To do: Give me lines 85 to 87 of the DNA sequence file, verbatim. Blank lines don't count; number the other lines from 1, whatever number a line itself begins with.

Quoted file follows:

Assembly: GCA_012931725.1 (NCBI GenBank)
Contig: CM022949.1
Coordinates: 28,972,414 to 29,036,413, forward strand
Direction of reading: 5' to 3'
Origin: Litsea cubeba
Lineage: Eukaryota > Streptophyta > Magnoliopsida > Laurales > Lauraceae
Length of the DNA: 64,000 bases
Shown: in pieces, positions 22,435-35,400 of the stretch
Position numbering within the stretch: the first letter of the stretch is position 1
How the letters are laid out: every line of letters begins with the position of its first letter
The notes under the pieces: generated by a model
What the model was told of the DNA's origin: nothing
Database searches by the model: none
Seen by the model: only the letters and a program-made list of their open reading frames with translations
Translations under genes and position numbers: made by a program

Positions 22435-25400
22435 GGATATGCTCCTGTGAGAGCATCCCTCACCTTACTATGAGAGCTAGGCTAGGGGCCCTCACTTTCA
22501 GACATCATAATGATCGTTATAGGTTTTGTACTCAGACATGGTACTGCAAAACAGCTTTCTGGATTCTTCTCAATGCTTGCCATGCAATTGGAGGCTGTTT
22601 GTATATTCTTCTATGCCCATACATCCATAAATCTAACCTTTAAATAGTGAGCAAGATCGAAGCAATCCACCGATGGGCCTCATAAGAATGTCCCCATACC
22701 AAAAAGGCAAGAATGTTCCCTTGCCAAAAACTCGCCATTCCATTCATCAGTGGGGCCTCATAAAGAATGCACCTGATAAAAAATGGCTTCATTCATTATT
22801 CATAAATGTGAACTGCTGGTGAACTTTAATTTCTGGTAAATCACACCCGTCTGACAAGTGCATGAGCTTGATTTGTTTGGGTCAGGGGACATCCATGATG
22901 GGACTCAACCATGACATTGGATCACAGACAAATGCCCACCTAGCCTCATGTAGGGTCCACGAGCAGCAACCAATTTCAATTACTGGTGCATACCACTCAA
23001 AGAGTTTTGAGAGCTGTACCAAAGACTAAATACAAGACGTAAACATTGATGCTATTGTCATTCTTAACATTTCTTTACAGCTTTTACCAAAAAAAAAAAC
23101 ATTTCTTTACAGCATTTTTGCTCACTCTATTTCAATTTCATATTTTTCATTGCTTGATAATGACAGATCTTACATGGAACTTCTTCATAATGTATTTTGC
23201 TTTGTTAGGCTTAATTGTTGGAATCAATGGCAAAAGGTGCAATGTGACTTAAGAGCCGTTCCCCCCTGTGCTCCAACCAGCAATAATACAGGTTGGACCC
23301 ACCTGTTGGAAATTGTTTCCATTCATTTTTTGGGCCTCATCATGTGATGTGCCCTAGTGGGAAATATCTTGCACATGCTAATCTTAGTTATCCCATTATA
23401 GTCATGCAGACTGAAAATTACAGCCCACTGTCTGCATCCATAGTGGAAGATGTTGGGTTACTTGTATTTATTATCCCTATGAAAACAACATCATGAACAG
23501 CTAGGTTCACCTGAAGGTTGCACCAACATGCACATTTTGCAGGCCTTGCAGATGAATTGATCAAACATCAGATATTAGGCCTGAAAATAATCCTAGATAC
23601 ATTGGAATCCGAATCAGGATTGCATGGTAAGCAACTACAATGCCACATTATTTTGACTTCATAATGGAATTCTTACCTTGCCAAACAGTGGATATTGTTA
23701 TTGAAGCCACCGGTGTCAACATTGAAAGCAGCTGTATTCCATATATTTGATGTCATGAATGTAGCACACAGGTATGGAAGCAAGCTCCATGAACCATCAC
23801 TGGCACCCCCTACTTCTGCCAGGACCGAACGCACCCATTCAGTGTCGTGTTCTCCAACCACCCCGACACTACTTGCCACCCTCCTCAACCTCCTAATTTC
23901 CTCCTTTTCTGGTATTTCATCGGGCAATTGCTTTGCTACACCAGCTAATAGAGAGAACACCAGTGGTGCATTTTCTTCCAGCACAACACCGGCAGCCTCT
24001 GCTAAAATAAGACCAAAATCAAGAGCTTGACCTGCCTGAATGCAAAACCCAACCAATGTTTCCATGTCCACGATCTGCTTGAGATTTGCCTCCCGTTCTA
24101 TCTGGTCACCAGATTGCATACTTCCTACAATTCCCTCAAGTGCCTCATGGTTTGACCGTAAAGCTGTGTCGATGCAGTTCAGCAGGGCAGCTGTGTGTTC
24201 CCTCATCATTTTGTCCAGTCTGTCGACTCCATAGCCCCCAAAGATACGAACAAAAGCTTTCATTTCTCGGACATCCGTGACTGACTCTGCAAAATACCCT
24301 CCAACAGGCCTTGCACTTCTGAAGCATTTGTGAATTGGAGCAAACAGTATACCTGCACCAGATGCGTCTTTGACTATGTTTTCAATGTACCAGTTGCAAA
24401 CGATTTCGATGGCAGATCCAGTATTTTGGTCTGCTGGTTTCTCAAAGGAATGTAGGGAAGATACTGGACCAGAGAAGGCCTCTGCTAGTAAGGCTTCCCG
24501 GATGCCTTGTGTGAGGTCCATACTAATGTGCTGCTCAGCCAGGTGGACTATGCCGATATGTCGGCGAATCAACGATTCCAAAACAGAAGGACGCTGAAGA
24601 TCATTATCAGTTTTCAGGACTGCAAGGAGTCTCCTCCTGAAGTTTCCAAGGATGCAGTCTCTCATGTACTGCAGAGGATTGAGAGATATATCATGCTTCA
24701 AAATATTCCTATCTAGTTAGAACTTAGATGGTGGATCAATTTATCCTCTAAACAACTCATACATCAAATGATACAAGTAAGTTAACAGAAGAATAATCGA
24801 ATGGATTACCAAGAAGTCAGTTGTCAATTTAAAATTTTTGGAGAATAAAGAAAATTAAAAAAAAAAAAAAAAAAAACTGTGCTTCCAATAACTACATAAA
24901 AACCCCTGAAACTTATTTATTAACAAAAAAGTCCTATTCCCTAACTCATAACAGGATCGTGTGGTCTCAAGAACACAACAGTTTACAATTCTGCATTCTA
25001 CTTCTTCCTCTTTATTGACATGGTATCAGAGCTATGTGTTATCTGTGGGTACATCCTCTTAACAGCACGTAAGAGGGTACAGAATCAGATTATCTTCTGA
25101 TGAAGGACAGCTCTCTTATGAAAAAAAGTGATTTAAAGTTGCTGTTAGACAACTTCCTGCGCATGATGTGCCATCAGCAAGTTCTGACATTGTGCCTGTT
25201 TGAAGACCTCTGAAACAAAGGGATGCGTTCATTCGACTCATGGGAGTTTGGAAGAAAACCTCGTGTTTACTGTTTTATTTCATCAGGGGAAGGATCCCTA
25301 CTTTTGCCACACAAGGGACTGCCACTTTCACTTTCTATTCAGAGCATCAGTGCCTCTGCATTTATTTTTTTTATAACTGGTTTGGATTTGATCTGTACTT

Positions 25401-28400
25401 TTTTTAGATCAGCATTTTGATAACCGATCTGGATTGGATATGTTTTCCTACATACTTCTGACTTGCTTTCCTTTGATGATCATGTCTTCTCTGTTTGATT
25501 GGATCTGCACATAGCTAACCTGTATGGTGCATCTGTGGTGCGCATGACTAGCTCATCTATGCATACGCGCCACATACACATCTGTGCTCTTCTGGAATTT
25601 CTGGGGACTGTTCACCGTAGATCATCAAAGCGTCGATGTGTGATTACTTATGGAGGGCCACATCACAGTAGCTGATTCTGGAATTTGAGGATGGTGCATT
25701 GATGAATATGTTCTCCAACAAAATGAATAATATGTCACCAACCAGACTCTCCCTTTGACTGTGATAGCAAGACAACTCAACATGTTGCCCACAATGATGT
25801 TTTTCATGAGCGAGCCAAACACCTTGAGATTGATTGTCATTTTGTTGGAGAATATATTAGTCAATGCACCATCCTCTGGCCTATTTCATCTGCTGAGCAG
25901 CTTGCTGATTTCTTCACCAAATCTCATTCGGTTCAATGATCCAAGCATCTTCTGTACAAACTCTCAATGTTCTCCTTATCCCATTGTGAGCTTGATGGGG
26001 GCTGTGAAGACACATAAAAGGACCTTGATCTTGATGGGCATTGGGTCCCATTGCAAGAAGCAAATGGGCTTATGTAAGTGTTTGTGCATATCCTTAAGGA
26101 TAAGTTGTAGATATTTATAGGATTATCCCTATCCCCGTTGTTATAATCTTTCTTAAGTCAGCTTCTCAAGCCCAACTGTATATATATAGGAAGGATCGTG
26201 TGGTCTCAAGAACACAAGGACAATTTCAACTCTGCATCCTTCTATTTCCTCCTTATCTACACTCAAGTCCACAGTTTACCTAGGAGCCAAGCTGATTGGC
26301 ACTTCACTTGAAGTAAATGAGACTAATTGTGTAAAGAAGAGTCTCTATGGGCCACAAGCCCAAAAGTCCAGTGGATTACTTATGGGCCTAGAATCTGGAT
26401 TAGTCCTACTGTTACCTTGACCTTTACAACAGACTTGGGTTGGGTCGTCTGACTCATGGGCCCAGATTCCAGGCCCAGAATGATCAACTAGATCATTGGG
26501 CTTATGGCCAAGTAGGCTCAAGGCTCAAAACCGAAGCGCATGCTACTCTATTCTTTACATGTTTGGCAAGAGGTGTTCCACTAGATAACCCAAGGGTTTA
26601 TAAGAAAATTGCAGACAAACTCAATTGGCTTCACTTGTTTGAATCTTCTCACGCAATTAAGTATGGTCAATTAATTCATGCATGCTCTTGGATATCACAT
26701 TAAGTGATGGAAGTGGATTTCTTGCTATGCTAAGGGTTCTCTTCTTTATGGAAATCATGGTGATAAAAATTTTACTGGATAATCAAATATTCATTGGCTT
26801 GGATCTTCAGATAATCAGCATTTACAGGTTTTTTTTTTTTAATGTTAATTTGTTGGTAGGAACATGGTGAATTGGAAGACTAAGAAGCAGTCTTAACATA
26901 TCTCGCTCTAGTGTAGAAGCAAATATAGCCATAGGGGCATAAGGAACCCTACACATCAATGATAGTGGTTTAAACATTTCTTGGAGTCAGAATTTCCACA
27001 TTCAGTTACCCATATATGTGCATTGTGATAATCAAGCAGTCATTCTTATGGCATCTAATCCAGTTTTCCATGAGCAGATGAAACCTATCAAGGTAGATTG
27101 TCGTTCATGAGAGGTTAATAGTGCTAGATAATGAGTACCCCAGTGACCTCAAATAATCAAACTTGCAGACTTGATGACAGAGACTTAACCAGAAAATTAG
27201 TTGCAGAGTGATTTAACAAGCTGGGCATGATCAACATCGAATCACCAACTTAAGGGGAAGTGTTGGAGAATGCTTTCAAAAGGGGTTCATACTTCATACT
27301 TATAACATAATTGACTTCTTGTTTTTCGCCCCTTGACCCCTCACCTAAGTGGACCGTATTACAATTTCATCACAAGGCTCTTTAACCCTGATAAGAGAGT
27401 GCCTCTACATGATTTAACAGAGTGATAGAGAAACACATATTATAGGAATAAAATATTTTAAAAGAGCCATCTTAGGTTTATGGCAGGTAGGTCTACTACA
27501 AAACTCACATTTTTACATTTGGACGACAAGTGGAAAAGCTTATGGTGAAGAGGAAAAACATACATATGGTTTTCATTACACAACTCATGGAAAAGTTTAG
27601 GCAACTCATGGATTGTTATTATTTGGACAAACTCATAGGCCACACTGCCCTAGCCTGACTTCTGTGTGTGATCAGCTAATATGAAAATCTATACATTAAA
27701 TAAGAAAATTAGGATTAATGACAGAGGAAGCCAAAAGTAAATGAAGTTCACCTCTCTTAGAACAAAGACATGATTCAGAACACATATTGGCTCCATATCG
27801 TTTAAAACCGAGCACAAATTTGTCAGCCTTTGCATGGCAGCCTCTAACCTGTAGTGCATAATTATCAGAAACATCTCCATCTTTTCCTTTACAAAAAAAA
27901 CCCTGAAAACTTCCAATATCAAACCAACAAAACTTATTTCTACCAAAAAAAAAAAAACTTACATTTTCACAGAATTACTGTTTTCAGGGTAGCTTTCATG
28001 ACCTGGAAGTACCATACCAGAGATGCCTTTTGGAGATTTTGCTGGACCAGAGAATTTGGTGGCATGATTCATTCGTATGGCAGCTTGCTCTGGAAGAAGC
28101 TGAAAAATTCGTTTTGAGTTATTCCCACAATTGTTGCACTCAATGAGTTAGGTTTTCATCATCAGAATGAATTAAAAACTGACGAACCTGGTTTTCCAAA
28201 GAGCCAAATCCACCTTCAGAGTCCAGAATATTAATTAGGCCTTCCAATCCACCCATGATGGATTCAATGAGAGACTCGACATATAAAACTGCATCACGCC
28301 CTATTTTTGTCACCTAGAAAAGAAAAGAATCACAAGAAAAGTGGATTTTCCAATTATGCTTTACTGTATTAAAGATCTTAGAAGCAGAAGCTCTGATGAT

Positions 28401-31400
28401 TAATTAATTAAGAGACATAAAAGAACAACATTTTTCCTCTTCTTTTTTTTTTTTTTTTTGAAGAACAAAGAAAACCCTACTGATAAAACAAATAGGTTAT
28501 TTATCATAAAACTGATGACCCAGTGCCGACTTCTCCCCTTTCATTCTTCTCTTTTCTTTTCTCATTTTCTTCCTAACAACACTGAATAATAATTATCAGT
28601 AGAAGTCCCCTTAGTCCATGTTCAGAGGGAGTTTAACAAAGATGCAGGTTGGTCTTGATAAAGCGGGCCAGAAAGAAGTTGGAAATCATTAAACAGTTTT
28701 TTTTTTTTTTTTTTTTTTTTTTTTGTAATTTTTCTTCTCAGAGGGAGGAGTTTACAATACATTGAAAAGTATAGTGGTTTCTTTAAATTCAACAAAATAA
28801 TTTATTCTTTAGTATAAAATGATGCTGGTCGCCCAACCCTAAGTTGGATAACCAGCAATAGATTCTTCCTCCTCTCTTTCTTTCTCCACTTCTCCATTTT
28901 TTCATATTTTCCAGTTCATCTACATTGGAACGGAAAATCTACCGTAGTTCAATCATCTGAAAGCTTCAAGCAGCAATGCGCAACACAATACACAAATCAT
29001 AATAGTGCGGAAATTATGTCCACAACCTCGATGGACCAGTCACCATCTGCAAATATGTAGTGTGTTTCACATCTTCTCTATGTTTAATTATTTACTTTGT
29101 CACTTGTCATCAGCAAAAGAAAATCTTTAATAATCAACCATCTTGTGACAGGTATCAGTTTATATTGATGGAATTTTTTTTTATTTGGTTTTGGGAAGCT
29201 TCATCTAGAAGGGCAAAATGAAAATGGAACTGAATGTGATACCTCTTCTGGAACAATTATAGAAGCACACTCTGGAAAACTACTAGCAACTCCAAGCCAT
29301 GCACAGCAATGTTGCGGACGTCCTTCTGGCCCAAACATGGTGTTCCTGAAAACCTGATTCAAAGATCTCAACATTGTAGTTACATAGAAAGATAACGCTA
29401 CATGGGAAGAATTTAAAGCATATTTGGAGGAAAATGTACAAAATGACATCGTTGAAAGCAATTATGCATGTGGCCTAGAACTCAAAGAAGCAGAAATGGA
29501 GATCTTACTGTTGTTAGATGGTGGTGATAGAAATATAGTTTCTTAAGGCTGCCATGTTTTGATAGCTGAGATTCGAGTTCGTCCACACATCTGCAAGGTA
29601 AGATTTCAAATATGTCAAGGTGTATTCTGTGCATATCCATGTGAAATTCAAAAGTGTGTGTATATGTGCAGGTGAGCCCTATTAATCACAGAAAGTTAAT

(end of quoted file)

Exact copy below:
29001 AATAGTGCGGAAATTATGTCCACAACCTCGATGGACCAGTCACCATCTGCAAATATGTAGTGTGTTTCACATCTTCTCTATGTTTAATTATTTACTTTGT
29101 CACTTGTCATCAGCAAAAGAAAATCTTTAATAATCAACCATCTTGTGACAGGTATCAGTTTATATTGATGGAATTTTTTTTTATTTGGTTTTGGGAAGCT
29201 TCATCTAGAAGGGCAAAATGAAAATGGAACTGAATGTGATACCTCTTCTGGAACAATTATAGAAGCACACTCTGGAAAACTACTAGCAACTCCAAGCCAT